If you're already working with a travel management company (TMC) you'll no doubt be familiar with the term 'transaction fee'. Whilst this isn't the only financial model for paying for a TMC's services, it's certainly the most popular - especially when you're using an online booking tool.
Transaction fees are a way TMCs charge for their services. Every transaction type will incur a fee that the travel management company will agree with the client at contract commencement. Online fees refer to those transactions that are booked using the online booking tool and offline fees are for those bookings made by more traditional methods such as telephone or email.
So, if you're speaking to your existing or potential suppliers of travel management services, you may be wondering how to negotiate and evaluate online and offline transaction fees. The only constant between suppliers is that online fees are cheaper than offline fees; this is because using an online booking tool removes the need for a travel consultant to process your booking. How much cheaper will vary substantially from supplier to supplier with some only offering a marginal discount, while others will show you a huge saving. Here are some top tips you need to consider if you want to make sense of it and negotiate a better deal for your organisation.
1. Technology costs
TMCs started off as travel agencies selling people-based services, but when their clients demanded online booking technology, they didn't have the expertise to develop their own. So to meet customer demand, they chose a technology provider to provide their online booking technology - often in the guise of their own brand. So, effectively, these TMCs are technology resellers, and they need to include the costs they pay for this technology in their online fees. Understandably, these costs will vary depending on the technology provider(s) they partner with and this is why you'll see differences in the online fees given to you by different TMCs.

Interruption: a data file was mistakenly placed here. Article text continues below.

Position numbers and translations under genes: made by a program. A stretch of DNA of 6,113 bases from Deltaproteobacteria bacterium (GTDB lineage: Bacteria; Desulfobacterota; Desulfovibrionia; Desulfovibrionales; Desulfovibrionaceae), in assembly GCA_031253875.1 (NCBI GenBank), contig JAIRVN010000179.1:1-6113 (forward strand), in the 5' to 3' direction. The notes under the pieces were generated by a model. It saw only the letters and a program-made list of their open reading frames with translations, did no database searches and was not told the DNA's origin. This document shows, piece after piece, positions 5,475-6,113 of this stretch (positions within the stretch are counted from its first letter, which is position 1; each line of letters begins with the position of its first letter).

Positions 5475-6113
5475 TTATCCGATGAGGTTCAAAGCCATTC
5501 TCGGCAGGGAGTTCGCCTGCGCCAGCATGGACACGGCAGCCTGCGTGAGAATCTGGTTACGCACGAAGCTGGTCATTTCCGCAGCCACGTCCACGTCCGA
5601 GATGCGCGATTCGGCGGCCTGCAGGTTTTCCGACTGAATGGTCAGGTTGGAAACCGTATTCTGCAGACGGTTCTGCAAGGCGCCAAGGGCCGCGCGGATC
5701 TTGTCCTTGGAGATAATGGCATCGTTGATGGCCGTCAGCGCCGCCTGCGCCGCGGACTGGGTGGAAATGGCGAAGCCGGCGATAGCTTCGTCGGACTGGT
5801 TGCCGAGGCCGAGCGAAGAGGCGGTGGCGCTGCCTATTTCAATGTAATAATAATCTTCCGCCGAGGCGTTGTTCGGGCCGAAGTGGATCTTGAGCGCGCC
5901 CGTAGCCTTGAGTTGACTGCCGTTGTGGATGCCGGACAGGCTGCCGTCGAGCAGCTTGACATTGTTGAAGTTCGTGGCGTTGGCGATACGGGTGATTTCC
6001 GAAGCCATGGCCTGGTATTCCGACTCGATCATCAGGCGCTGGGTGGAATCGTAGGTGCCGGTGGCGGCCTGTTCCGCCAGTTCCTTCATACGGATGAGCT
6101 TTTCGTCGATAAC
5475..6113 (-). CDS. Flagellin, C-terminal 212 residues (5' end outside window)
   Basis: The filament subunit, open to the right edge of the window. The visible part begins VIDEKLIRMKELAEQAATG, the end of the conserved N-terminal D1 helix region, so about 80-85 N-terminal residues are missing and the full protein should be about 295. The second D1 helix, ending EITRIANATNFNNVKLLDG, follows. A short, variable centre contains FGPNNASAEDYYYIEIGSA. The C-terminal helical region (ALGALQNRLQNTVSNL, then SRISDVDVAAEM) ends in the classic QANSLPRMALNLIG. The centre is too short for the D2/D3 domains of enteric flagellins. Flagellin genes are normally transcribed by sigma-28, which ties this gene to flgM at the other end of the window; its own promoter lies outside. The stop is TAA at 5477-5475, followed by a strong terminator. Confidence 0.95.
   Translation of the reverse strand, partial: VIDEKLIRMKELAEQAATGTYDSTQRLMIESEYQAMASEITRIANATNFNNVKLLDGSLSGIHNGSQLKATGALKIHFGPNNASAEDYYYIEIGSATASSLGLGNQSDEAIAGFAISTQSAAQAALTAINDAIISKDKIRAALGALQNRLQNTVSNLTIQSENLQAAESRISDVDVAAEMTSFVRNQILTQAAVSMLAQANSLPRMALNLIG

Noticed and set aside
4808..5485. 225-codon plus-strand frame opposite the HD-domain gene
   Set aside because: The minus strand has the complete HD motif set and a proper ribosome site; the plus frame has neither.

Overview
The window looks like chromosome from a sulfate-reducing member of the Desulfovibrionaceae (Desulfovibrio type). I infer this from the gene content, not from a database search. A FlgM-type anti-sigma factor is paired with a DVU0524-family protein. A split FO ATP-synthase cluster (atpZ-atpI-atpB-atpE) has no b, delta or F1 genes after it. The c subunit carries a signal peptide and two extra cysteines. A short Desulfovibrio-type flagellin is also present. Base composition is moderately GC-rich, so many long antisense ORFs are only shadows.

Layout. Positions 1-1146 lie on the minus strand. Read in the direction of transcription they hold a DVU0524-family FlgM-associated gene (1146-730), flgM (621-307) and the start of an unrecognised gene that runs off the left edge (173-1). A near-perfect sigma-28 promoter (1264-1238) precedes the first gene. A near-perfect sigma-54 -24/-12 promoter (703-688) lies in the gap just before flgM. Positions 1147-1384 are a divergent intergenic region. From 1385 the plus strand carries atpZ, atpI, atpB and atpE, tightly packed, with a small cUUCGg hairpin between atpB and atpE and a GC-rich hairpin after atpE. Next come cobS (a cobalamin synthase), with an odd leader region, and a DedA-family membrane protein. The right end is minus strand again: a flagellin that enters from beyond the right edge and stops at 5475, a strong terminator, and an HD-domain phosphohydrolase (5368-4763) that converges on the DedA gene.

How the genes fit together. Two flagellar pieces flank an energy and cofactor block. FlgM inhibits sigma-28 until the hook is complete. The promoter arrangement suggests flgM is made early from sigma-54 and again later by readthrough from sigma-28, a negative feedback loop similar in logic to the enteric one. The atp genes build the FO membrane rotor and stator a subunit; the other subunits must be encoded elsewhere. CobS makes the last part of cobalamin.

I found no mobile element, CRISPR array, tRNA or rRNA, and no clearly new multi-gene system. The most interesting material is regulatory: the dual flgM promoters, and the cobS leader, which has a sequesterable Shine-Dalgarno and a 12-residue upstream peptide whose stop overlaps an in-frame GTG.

Make sure you know which technology you're buying. Forget that it looks like the TMC's own solution, dig deeper into it and get an understanding of the third party technology costs that make up the online fee.
There are some TMCs who develop their own software. You may find they have more flexibility to lower their fees when you're negotiating with them as technology represents a central overhead as opposed to a bill from a third party.
2. Your travel data
You need to share as much data as you can with prospective suppliers, in order to get the best advice and best pricing from them. If you don't have any data, prospective suppliers are likely to price defensively to ensure their worst-case scenario is covered (eg you only book low-cost carriers, and budget hotels from which the revenue stream for the travel provider is negligible and therefore your fees will be higher). If you're in this position it's worth ensuring there is a break clause in your contract, so that you can renegotiate prices based on actual data once you have been working with your chosen supplier for 12 months.
3. Online adoption
This is crucial to consider when you're negotiating online and offline fees. A lot of people will evaluate all suppliers with the assumption that they'll all achieve the same level of online adoption. This is never going to happen! Do your own research into the TMC's track record when it comes to getting their clients booking through an online tool.